Best Evidence Topics
  • Send this BET as an Email
  • Make a Comment on this BET

Diagnostic validity of clinical tests for GTPS

Three Part Question

In [GTPS] are [clinical tests and questions] diagnostically valid compared to [radiological investigations]?

Clinical Scenario

A 55 year old female patient presents to the physiotherapy department for assessment of lateral hip pain that came on insidiously 2 years ago. She has been diagnosed with (Greater Trochanteric Pain Syndrome (GTPS) by an orthopaedic consultant, but the patient would like to know what the accuracy/validity of the clinical diagnosis is without also having an MRI scan.

Search Strategy

Medline 1966-09 using the PubMed Clinical queries database was searched using the following terms (Trochanteric Bursitis [All Fields] OR GTPS[All Fields] OR Gluteus Medius tendinopathy[All Fields]) AND Diagnosis/broad[filter].

In addition the BestBETS, Cochrane and PEDrO (Physiotherapy best evidence) databases were searched and no further articles were found.

After duplicates were removed, 29 potentially relevant articles were retrieved.

Search Outcome

From these 29 articles, 13 papers were identified that potentially answered the three part search question and the full articles were retrieved. These papers were rated for quality and risk of bias using an appropriate proforma ( 3 papers scored greater than ore equal to 7/10 for quality

Relevant Paper(s)

Author, date and country Patient group Study type (level of evidence) Outcomes Key results Study Weaknesses
Lequesne M, Mathieu P, Vuillemin-Bodaghi V, Bard H, Djian P
17 adults with GTPS and matched control population of 20 Diagnostic Test Study with all patients having MRI'sPain on Trendelenburg standAll had pain on Tredenlenburg stand-Reproducibility of tests not assessed. -Chronic condition not acute patients -No other hip pathologies included in the study -Predominately female population study (16) -Small sample size. -No blinding of assessors. -No timeframes provided. -No power calculation. -Lacks generalisability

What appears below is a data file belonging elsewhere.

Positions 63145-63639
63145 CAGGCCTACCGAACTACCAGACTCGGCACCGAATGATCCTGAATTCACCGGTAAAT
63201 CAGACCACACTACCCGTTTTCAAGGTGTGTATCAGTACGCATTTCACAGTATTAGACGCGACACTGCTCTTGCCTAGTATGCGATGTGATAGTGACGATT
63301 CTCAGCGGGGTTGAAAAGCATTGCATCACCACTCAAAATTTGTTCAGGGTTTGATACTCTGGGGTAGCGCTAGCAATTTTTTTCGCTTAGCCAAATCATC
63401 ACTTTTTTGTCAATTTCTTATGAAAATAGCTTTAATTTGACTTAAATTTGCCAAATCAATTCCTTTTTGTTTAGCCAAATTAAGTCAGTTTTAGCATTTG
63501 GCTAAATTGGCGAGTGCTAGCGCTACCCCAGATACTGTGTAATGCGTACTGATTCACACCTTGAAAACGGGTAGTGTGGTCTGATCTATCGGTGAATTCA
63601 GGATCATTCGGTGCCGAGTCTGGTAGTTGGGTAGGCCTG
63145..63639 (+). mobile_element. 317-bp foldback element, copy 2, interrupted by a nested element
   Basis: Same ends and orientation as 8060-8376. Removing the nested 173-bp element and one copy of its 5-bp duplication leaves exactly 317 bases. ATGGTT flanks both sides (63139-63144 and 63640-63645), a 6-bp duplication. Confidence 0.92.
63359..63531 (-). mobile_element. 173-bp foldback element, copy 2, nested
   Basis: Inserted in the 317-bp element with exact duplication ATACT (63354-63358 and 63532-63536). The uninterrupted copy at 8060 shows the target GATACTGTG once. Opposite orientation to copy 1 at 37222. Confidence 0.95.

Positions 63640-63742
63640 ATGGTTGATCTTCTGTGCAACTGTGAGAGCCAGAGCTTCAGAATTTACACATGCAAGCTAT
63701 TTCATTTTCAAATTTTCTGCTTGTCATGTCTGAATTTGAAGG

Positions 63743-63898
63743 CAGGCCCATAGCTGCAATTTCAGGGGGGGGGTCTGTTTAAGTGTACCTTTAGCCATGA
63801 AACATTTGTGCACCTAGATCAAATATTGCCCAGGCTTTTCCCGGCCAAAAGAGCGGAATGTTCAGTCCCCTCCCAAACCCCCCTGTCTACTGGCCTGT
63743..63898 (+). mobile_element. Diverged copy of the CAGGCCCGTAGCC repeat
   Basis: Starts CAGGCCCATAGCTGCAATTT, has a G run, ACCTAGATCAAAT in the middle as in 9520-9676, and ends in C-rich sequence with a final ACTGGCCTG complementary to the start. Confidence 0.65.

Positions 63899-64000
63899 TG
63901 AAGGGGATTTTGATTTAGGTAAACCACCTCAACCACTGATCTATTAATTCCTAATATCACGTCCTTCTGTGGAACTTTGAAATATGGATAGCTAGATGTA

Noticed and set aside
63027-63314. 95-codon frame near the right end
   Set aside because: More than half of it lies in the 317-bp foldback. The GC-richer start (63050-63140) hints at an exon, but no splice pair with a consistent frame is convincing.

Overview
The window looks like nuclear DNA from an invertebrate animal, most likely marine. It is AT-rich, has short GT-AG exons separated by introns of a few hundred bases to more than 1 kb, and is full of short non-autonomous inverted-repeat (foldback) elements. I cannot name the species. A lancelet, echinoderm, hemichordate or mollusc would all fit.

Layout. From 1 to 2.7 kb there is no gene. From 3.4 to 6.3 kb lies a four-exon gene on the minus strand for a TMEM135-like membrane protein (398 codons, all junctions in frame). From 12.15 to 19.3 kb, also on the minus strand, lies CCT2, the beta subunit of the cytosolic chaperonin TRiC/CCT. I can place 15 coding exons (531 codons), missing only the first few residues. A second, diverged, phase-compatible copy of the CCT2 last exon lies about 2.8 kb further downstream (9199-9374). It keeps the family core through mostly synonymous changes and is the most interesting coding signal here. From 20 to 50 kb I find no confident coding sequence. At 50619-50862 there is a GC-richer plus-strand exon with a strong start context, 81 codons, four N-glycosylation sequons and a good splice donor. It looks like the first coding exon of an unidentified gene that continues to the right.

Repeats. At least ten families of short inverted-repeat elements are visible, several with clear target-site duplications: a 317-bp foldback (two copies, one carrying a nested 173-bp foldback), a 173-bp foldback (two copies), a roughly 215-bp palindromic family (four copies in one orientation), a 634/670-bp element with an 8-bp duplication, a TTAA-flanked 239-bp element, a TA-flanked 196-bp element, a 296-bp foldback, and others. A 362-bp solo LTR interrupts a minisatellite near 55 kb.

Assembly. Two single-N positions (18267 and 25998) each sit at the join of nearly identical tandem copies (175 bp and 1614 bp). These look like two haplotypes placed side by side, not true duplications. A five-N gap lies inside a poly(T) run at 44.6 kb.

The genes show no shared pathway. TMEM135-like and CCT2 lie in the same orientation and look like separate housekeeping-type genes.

-Pain on resisted external de-rotationPain in 16 patients
pain on resisted abduction Pain on passive external rotation and palpation in all 17 patients
Bird PA, Oakley SP Shnier R Kirkham BW
24 patients (all women)Diagnostic Test StudyTredenlenburg standsensitivity 72.7% specificity 76.9%-No control group. -Only symptomatic hips tested therefore no blinding of the MRI testing. -Intra and inter reliability of MRI not assessed. -Lacks generalisability (all female subjects) -Small sample size
Pain on resisted abductionsensitivity 72.7% specificity 46.2%
Pain on resisted internal rotationsensitivity 54.5% specificity 69.2%
All patients had MRI of hipMRI – 11 patients had Glut Med Tear MRI -15 patients with Glut Med tendinitis (2 had trochanteric bursal distension)
Woodley SJ, Nicholson HD, Livingstone V, Doyle TC, Meikle GR, Macintosh JE, Mercer SR
New Zealand
40 patients with unilateral hip pain (80 hips)Diagnostic Test StudyPalpation over the greater trochanter Pain on palpation of greater trochanter (32 patients)-No control group. -Small sample size. -Order of the tests was not randomised. -Low reliability of clinical measures. -Large ranges of confidence levels with the specificity and sensitivity of tests. -Lacks generalisability -Excludes other hip pathologies.
Patrick-Faber TestPatrick-Fabers (16 patients)
- Ober’s test-Ober’s Test (11 patients)
- Resisted flexion, extension, adduction, abduction, internal and external rotation.- Resisted hip abduction (11 patients)
- Gait analysis-No significant findings
- Trendelenburg stand-No significant findings
- Limb length-No significant findings
-Flexion/adduction-No significant findings
All had MRI of both hips40% of symptomatic hips had glut med tendon pathology on MRI


•Difficult to find gold standard. Lack of research to support a specific gold standard. •Many articles quoted subjective findings of GTPS as pain when palpating lateral aspect of affected hip, also pain and weakness of hip abduction. Yet these articles do not compare subjective findings to any radiological test. Therefore how often is the gold standard used in diagnosis, meaning is literature lacking in support of gold standard

Clinical Bottom Line

There is currently only weak evidence to support clinical tests in the diagnosis of Greater Trochanteric Pain Syndrome. Local guidelines should be sought for guidance, and if there are none in place local guidelines should be developed by a specialist MDT team. There is a common misconception that the bursa is the primary structure in causing lateral hip pain whereas evidence has shown that it is actually a dysfunction of the gluteal tendons which could involve the bursa


  1. Lequesne M, Mathieu P, Vuillemin-Bodaghi V, Bard H, Djian P Gluteal Tendinopathy in Refractory Greater Trochanter Pain Syndrome: Diagnostic Value of Two Clinical Tests American College of Rheumatology Vol. 59, No. 2, February 15, 2008, pp 241–246
  2. Bird PA, Oakley SP Shnier R Kirkham BW Prospective Evaluation of Magnetic Resonance Imaging and Physical Examination Findings in Patients With Greater Trochanteric Pain Syndrome American College of Rheumatology Vol. 44, No. 9, September 2001, pp 2138–2145
  3. Woodley SJ, Nicholson HD, Livingstone V, Doyle TC, Meikle GR, Macintosh JE, Mercer SR Lateral Hip Pain: Findings From Magnetic Resonance Imaging and Clinical Examination journal of orthopaedic & sports physical therapy 38(6):313-328.